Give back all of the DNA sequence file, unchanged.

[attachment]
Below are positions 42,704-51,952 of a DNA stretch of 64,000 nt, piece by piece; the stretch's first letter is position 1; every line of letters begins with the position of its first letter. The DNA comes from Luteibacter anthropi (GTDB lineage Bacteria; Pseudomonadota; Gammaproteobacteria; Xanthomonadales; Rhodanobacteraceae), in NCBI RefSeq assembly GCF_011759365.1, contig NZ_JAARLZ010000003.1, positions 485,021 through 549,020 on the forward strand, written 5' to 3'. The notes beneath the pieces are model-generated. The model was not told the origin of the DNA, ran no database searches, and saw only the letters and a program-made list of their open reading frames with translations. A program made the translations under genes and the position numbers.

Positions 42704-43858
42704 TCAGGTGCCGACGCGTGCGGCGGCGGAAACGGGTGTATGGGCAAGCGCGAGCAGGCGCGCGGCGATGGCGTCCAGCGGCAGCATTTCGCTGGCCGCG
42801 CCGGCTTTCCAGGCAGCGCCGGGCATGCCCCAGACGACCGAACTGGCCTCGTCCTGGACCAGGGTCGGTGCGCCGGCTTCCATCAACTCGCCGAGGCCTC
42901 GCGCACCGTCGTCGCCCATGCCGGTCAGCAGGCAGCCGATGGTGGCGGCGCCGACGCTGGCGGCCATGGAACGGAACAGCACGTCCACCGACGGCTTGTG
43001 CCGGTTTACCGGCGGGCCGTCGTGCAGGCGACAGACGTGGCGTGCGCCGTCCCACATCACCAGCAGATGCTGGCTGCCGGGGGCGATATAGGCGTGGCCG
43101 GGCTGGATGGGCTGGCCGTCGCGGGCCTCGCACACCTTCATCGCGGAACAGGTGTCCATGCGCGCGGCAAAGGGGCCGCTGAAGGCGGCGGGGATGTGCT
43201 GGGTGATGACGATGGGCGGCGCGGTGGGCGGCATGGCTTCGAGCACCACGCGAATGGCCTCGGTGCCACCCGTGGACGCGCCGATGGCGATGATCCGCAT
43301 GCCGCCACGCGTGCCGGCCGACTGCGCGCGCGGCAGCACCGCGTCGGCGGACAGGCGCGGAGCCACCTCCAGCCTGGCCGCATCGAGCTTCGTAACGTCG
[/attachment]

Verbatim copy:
Below are positions 42,704-51,952 of a DNA stretch of 64,000 nt, piece by piece; the stretch's first letter is position 1; every line of letters begins with the position of its first letter. The DNA comes from Luteibacter anthropi (GTDB lineage Bacteria; Pseudomonadota; Gammaproteobacteria; Xanthomonadales; Rhodanobacteraceae), in NCBI RefSeq assembly GCF_011759365.1, contig NZ_JAARLZ010000003.1, positions 485,021 through 549,020 on the forward strand, written 5' to 3'. The notes beneath the pieces are model-generated. The model was not told the origin of the DNA, ran no database searches, and saw only the letters and a program-made list of their open reading frames with translations. A program made the translations under genes and the position numbers.

Positions 42704-43858
42704 TCAGGTGCCGACGCGTGCGGCGGCGGAAACGGGTGTATGGGCAAGCGCGAGCAGGCGCGCGGCGATGGCGTCCAGCGGCAGCATTTCGCTGGCCGCG
42801 CCGGCTTTCCAGGCAGCGCCGGGCATGCCCCAGACGACCGAACTGGCCTCGTCCTGGACCAGGGTCGGTGCGCCGGCTTCCATCAACTCGCCGAGGCCTC
42901 GCGCACCGTCGTCGCCCATGCCGGTCAGCAGGCAGCCGATGGTGGCGGCGCCGACGCTGGCGGCCATGGAACGGAACAGCACGTCCACCGACGGCTTGTG
43001 CCGGTTTACCGGCGGGCCGTCGTGCAGGCGACAGACGTGGCGTGCGCCGTCCCACATCACCAGCAGATGCTGGCTGCCGGGGGCGATATAGGCGTGGCCG
43101 GGCTGGATGGGCTGGCCGTCGCGGGCCTCGCACACCTTCATCGCGGAACAGGTGTCCATGCGCGCGGCAAAGGGGCCGCTGAAGGCGGCGGGGATGTGCT
43201 GGGTGATGACGATGGGCGGCGCGGTGGGCGGCATGGCTTCGAGCACCACGCGAATGGCCTCGGTGCCACCCGTGGACGCGCCGATGGCGATGATCCGCAT
43301 GCCGCCACGCGTGCCGGCCGACTGCGCGCGCGGCAGCACCGCGTCGGCGGACAGGCGCGGAGCCACCTCCAGCCTGGCCGCATCGAGCTTCGTAACGTCG